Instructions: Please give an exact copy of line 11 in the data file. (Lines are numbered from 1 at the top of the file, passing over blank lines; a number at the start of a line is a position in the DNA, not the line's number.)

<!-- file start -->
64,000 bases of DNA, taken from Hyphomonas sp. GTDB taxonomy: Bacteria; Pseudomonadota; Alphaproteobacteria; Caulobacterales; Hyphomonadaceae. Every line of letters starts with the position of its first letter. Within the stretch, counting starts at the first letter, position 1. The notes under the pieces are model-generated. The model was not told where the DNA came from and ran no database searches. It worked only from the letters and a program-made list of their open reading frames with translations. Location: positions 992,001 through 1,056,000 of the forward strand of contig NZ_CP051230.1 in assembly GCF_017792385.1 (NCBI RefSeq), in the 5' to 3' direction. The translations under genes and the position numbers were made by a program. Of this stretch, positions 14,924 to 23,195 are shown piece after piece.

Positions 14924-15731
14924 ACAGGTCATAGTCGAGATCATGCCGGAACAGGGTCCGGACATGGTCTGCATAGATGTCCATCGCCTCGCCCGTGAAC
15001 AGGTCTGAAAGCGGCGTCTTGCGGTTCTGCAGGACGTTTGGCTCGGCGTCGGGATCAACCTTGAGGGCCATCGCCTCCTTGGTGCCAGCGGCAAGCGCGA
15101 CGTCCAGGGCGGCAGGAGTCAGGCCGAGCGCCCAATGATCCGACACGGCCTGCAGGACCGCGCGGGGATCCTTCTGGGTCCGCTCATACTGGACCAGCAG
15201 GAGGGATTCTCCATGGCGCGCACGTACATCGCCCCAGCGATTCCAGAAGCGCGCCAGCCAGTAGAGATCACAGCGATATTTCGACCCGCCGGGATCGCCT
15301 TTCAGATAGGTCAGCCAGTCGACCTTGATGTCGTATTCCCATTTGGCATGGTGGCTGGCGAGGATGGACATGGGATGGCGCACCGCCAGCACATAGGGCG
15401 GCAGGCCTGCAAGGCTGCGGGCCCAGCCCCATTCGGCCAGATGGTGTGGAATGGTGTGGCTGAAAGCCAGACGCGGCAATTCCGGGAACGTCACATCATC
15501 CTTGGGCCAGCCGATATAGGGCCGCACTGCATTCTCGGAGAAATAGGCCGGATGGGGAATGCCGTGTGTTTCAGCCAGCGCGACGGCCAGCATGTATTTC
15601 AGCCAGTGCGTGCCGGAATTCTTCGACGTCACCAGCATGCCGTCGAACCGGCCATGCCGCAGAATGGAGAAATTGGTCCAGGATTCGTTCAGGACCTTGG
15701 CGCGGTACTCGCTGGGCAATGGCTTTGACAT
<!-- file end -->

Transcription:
15701 CGCGGTACTCGCTGGGCAATGGCTTTGACAT